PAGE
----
Artwork Title
    Synagoge Zülz
    1920-1945 May 09
    depiction: Biala (Wojewodztwo Opolskie, Poland)
    Credit Line
    United States Holocaust Memorial Museum Collection, Gift of Donald H. Harter
    font, bottom left margin, printed, black ink : Rudolf Kraft
    Artist: Rudolf Kraft
    Subject: Donald Harter M.D.
    Donald Harry Hirschberg (later Harter, 1933-2019) was born in Breslau, Germany (now Wrocław, Poland), to Harry Morton (1899-1957) and Lenore Evelyne Hirschberg (nee Goldman (or Goldmann), 1906-1982). Donald had a younger sister, Dorothy (later Jacobs, b. 1938). Harry was born in Breslau, while Lenore was born in Hindenburg, Germany (now Zabrze, Poland). However, both of their families originated from Zülz, Germany (now Biała Prudnicka, Poland). Harry was a doctor who specialized in neuroscience, while Lenore took care of the children and house. Lenore’s parents, Siegfried (1876-1942) and Käthe (nee Böhm, 1880-1942) also lived in Breslau.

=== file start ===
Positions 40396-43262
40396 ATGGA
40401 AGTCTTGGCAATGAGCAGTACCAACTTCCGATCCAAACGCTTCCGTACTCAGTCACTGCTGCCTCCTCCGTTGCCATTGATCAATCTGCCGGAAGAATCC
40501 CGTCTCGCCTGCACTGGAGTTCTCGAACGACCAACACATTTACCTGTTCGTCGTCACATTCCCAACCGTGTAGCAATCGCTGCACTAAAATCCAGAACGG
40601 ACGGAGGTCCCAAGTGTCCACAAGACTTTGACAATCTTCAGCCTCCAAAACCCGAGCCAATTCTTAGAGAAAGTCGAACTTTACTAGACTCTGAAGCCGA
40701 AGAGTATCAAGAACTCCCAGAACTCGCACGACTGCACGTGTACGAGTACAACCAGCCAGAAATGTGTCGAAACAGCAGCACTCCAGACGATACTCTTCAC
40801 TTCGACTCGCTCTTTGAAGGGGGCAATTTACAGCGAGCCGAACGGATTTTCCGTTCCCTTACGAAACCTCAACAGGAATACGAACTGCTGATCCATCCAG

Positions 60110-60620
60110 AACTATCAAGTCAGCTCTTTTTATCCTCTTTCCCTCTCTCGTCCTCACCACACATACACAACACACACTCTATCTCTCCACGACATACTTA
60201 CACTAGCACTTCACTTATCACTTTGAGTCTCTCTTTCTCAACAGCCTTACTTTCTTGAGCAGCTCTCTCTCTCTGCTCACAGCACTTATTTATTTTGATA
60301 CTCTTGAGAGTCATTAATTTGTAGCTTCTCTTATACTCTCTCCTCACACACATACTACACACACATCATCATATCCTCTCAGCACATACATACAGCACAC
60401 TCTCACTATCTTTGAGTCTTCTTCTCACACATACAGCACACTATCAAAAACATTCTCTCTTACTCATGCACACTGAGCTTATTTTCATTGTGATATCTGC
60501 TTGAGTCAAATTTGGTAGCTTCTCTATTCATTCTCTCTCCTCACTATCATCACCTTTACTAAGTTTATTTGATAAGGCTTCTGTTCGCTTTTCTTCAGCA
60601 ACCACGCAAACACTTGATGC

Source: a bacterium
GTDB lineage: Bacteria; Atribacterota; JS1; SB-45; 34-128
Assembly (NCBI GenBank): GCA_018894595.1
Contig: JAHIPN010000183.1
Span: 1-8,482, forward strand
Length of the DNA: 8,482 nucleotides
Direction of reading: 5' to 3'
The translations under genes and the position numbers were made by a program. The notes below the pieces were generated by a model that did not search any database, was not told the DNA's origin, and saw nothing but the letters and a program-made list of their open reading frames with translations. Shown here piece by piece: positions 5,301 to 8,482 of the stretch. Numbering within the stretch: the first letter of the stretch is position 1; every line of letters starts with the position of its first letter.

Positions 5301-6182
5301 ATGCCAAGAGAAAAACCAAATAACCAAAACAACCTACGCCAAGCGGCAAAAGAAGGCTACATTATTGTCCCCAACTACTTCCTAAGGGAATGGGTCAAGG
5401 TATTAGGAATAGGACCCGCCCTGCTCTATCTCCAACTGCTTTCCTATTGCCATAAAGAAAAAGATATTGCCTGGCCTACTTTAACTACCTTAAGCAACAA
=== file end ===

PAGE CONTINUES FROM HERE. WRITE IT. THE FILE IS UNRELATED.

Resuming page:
On January 30, 1933, Adolf Hitler was appointed Chancellor of Germany. Under Hitler, authorities began suppressing the rights and personal freedoms of Jews. Under the new laws, Harry was no longer able to see or treat non-Jewish patients, and the family’s German citizenship was stripped when the Nuremberg Laws were passed in September 1935. In the face of this persecution, Lenore and Harry began searching for ways to leave Germany. In 1938, Harry left for Havana, Cuba, and Lenore, Donald, Dorothy, and the family dog followed in 1939. The family stayed in Cuba until 1940, when they immigrated to the United States with the assistance of Max Morgenstein. They arrived in New York City on August 20, on board the S.S. Imperial. Lenore’s parents, Siegfried and Käthe were unable to escape Germany, and remained in Breslau. They were able to evade an aktion in September 1941, but were captured in a second aktion, on April 13, 1942. They were first taken to the Schießwerder Beer garden and held there for a few days. Siegfried and Käthe were then deported to Lublin, in German-occupied Poland, and from there they were likely taken to either the Sobibor or Belzac killing centers, where they were killed.